`star` Energy Sources
`star` Respiration
`star` Breathing in Plants


● All living organisms `color{violet}"need energy"` for carrying out `color{violet}"daily life activities"`, be it absorption, transport, movement, reproduction or even breathing.

● In reality, the `color{violet}"process of breathing"` is very much connected to the process of `color{violet}"release of energy"` from food.

● All the energy required for `color{violet}"life’ processes"` is obtained by `color{violet}"oxidation of some macromolecules"` that we call ‘food’.

● Only `color{vBrown}"green plants and cyanobacteria"` can prepare their own food; by the `color{violet}"process of photosynthesis"`
they `color{violet}"trap light energy"` and convert it into `color{violet}"chemical energy"` that is stored in the `color{violet}"bonds of carbohydrates"` like glucose, sucrose and starch.

● We must remember that in `color{violet}"green plants"` too, not all `color{violet}"cells, tissues and organs"` photosynthesise; only `color{violet}"cells containing chloroplasts"`, that are most often located in the `color{violet}"superficial layers"`, carry out photosynthesis.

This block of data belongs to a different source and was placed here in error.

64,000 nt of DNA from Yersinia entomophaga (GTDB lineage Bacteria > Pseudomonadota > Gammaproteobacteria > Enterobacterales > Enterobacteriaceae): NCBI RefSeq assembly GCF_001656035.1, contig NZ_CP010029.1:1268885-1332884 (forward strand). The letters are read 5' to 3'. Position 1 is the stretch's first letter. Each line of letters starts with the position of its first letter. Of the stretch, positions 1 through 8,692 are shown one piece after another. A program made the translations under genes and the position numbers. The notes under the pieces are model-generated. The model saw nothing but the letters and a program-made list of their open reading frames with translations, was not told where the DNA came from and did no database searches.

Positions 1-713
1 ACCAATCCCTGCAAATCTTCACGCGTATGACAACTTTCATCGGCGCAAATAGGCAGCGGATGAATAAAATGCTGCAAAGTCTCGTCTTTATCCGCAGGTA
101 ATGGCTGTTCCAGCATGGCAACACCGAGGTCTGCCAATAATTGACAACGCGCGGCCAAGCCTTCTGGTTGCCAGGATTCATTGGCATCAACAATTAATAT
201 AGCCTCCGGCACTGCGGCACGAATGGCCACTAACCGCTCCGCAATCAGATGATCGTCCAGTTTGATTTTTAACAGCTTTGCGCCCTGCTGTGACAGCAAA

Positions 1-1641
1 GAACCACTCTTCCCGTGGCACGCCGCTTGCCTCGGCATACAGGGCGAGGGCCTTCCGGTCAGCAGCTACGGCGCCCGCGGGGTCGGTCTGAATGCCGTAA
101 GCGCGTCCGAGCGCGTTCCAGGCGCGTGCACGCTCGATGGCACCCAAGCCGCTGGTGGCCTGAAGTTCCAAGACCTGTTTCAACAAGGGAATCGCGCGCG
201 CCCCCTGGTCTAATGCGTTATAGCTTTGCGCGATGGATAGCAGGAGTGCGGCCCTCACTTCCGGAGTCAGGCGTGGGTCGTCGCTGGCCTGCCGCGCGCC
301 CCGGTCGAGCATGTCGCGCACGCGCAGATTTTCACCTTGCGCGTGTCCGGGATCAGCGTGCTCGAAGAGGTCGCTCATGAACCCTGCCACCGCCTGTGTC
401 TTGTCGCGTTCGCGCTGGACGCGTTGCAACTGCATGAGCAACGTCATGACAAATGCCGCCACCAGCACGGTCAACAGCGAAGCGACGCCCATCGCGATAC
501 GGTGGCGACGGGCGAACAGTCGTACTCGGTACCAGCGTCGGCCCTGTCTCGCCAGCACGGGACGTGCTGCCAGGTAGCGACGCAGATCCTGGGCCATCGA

● Hence, even in green plants all other organs, tissues and cells that are `color{violet}"non-green"`, need `color{violet}"food for oxidation"`. Hence, food has to be translocated to all nongreen parts.

● `color{Brown}"Animals are heterotrophic"`, i.e., they obtain food from `color{violet}"plants directly"` (`color{Brown}"herbivores"`) or indirectly (`color{Brown}"carnivores"`).

● `color{Brown}"Saprophytes"` like fungi are dependent on `color{violet}"dead and decaying matter"`.


● These all Organisms carry out `color{Brown}"cellular respiration"` or the `color{violet}"mechanism of breakdown"` of food materials within the cell to `color{violet}"release energy"`, and the `color{violet}"trapping of this energy"` for synthesis of ATP.

● `color{Brown}"Photosynthesis"`, of course, takes place within the `color{violet}"chloroplasts"` (in the eukaryotes), whereas the `color{violet}"breakdown of complex molecules"` to yield energy takes place in the `color{violet}"cytoplasm"` and in the `color{Brown}"mitochondria"` (also only in eukaryotes).

● The `color{violet}"breaking of the C-C bonds"` of complex compounds through `color{violet}"oxidation"` within the cells, leading to release of `color{violet}"considerable amount of energy"` is called `color{Brown}"respiration"`.

● The `color{violet}"compounds"` that are `color{violet}"oxidized"` during this process are known as `color{Brown}"respiratory substrates"`.

● Usually `color{violet}"carbohydrates are oxidised"` to release energy, but `color{violet}"proteins, fats and even organic acids"` can be used as `color{violet}"respiratory substances"` in some plants, under certain conditions.

● During oxidation within a cell, all the `color{violet}"energy contained"` in `color{violet}"respiratory substrates"` is not released free into the cell, or in a `color{violet}"single step"`.